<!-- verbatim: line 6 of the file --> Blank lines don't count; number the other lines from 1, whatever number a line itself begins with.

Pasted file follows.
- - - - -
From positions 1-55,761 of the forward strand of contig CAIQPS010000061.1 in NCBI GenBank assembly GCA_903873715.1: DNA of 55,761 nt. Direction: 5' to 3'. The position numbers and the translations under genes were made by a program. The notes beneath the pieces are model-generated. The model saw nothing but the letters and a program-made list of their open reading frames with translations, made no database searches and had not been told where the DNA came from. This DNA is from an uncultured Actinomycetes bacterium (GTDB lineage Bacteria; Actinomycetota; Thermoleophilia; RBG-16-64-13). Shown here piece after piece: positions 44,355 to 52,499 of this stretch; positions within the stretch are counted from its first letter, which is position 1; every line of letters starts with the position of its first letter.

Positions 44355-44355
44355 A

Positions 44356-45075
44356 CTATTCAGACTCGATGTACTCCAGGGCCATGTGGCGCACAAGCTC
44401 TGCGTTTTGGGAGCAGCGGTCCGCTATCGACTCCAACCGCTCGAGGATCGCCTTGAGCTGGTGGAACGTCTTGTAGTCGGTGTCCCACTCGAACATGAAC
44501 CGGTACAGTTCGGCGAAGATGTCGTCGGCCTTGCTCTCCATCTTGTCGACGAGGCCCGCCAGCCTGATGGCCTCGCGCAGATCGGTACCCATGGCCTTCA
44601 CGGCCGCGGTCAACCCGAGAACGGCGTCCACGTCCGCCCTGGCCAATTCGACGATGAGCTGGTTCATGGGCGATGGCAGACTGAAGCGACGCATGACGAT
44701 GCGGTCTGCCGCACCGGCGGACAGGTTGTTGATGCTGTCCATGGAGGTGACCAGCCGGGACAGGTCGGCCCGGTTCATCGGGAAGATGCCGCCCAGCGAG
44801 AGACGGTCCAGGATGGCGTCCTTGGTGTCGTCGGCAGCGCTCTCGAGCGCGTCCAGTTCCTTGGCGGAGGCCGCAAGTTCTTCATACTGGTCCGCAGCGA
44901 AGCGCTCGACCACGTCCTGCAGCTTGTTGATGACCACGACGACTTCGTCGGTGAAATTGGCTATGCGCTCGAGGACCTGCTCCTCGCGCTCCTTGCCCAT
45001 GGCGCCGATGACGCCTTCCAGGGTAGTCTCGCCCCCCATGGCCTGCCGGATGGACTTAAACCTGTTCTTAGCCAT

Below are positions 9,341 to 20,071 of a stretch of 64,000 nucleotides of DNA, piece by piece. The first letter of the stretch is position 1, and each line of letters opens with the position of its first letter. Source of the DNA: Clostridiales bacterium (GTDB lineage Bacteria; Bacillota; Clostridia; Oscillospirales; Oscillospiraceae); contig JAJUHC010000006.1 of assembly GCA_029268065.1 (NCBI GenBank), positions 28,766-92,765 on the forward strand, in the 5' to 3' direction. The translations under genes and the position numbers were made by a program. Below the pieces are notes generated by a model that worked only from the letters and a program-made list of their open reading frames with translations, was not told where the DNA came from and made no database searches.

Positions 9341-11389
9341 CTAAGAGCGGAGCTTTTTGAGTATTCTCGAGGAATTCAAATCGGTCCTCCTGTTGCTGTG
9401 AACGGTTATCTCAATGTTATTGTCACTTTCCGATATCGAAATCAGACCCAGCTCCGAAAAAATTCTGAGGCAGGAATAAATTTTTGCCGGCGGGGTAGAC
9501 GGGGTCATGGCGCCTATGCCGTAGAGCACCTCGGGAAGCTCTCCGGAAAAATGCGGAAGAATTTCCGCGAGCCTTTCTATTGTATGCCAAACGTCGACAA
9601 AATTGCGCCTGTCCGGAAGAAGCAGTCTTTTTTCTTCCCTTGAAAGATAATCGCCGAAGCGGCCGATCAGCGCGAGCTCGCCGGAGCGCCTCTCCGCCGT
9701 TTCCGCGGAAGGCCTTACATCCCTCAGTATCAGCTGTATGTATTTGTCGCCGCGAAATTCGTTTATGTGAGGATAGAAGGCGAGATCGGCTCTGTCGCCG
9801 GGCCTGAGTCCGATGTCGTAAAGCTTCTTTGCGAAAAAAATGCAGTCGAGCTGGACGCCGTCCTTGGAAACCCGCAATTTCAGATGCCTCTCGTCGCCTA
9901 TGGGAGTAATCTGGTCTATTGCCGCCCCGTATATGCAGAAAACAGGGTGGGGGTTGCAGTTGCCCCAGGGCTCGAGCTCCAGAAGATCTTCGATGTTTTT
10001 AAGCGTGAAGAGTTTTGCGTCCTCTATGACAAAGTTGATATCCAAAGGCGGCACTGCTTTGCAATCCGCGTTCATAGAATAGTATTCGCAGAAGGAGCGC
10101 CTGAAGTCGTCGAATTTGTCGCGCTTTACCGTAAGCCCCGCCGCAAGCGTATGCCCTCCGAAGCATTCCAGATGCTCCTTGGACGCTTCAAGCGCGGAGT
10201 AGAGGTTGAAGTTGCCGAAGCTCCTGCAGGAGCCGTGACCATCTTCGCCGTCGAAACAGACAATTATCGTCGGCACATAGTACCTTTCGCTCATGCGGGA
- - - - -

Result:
44401 TGCGTTTTGGGAGCAGCGGTCCGCTATCGACTCCAACCGCTCGAGGATCGCCTTGAGCTGGTGGAACGTCTTGTAGTCGGTGTCCCACTCGAACATGAAC